Office Communication Server 2007 Launched by Microsoft
Published: October 17, 2007
by Alex Woodie
Microsoft launched arguably its most important new product of the year yesterday when it declared the general availability of Office Communication Server (OCS) 2007, the Voice over IP (VoIP) server at the heart of the company's Unified Communications (UC) product strategy. By making phone calls and related functions--such as accessing voice mail or initiating a conference call--into an extension of Microsoft Office, the new UC product line should herald the same type of jump in worker productivity that e-mail and graphical interfaces brought during the 1990s, company officials said.
During his keynote at the UC launch event in San Francisco, Microsoft founder and chairman Bill Gates drilled home the point that it's high time to integrate phone systems with the rest of a company's IT infrastructure.
"The digitization of the economy means as a company you have digital records about your customers and what's going on. When they call in, of course that should just show up on the screen. If you pass the call around, the information about who's doing what, what the issue is--all that should just pass around," Gates said. "So as we digitize, the idea that the phone call sat outside of that structure, it becomes more and more evident that it really is the one thing that hasn't been pulled in and been subject to the software and hardware revolution."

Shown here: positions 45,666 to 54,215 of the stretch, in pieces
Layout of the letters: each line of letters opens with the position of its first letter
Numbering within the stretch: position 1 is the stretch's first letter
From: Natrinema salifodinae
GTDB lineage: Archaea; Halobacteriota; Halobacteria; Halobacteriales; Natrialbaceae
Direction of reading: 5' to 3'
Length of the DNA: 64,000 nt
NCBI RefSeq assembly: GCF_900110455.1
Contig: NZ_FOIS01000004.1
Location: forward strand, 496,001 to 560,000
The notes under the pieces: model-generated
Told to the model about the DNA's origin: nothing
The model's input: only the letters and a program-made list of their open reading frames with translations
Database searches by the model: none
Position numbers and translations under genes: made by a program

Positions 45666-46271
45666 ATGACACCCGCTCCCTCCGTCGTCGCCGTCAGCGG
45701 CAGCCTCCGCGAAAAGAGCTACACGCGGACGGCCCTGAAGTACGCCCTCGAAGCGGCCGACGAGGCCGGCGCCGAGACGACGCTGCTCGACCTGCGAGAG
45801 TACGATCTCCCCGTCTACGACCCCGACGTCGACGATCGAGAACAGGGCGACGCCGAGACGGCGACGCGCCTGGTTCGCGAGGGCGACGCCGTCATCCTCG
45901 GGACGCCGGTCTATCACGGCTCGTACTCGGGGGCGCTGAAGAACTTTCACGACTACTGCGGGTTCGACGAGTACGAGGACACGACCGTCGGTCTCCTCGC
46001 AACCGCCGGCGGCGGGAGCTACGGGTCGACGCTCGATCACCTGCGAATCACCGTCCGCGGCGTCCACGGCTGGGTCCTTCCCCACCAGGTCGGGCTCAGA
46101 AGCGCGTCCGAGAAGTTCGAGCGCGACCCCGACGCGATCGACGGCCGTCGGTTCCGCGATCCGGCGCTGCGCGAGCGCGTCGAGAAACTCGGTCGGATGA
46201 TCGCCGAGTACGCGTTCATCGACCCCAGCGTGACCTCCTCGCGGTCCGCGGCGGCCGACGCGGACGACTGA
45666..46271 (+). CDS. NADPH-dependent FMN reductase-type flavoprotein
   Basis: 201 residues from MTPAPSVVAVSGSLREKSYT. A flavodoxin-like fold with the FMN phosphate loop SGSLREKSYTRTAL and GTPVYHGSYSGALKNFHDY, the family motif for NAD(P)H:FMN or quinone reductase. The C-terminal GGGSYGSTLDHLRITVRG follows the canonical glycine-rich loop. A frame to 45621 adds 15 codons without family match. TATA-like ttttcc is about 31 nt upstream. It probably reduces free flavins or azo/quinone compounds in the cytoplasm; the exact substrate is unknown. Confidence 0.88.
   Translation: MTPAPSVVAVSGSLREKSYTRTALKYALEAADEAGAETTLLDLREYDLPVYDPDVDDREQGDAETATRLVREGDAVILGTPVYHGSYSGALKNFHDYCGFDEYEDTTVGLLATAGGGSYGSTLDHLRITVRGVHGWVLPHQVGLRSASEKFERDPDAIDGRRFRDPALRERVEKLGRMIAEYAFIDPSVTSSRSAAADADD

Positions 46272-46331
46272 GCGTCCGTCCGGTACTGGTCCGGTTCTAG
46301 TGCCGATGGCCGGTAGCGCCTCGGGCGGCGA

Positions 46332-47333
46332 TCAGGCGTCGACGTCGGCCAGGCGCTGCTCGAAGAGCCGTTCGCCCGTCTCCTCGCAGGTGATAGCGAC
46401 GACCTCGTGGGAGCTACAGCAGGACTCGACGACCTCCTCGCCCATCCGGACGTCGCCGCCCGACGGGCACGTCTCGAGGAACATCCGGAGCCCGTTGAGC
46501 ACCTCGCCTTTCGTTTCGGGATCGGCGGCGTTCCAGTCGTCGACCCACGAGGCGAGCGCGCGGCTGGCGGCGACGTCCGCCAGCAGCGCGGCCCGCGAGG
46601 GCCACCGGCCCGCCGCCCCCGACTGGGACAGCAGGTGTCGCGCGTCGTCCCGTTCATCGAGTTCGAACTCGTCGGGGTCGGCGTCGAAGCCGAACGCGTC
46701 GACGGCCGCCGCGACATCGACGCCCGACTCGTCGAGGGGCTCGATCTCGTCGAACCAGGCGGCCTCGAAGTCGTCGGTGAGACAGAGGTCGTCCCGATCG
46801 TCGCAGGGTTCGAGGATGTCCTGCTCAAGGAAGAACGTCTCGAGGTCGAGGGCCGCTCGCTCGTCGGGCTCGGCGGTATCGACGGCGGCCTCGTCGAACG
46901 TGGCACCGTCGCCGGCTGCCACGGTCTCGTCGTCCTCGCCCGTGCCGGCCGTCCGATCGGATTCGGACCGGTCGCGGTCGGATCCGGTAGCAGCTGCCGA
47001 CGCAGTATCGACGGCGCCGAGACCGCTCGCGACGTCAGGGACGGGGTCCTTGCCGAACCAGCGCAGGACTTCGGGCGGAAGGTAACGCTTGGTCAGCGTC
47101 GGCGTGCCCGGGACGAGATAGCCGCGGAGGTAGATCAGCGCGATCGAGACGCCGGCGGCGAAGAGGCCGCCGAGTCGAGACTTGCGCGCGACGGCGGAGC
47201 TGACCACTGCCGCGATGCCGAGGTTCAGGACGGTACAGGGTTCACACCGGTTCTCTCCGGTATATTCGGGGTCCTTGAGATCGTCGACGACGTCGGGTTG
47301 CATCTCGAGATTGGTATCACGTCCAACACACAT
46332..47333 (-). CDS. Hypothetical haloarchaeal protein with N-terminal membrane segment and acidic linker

In some ways, the traditional PBX is like a mainframe, "where all the functionality was there in that one piece, and the way you have flexibility to add value, to customize, to bring in third parties to do new things, just isn't there," Gates said. "And so by moving phone calls on the Internet using the power of industry-standard servers, we've got a very different way of being able to do things, and that can mean not only lower costs by being far more effective in how your employees work within your company, or with customers or partners out side your company."
Jeff Raikes, head of the Microsoft Business unit, said the new UC products will help end the era of phone tag, "voice mail jail," and blind dialing. With the capability to see whether other people are available with an icon on the computer screen, and then initiating a direct call, a conference call, an IM conversation, or a video teleconference at the touch of a button, OCS 2007 and associated products should allow workers to start communicating instead of fiddling with communications technology, Raikes says.
Raikes came bearing hard numbers. He says a recent survey found average workers spend 37 minutes per week in voice mail jail, unable to actually speak with the people they're trying to reach. Workers will be able to reclaim these wasted hours with OCS 2007 on the back-end and Office Communicator running on the PC. "Unified Communications will change business communications as much as e-mail did in the 1990s," Raikes said.
Other common, but daunting, tasks should also be made easier by the products. For example, research suggests that only one in three people have successfully transferred a phone call, while the success rate is even lower for starting a conference call, Gates said. The traditional approach of adding more buttons to business phones to solve this problem just won't cut it, Gates said. "That's just not going to work."
Several related products were released yesterday as part of Microsoft's UC product line, including OCS 2007, Office Communicator 2007, Office Live Meeting, RoundTable, and a service pack for Exchange Server 2007. Here's a breakdown on these specific products.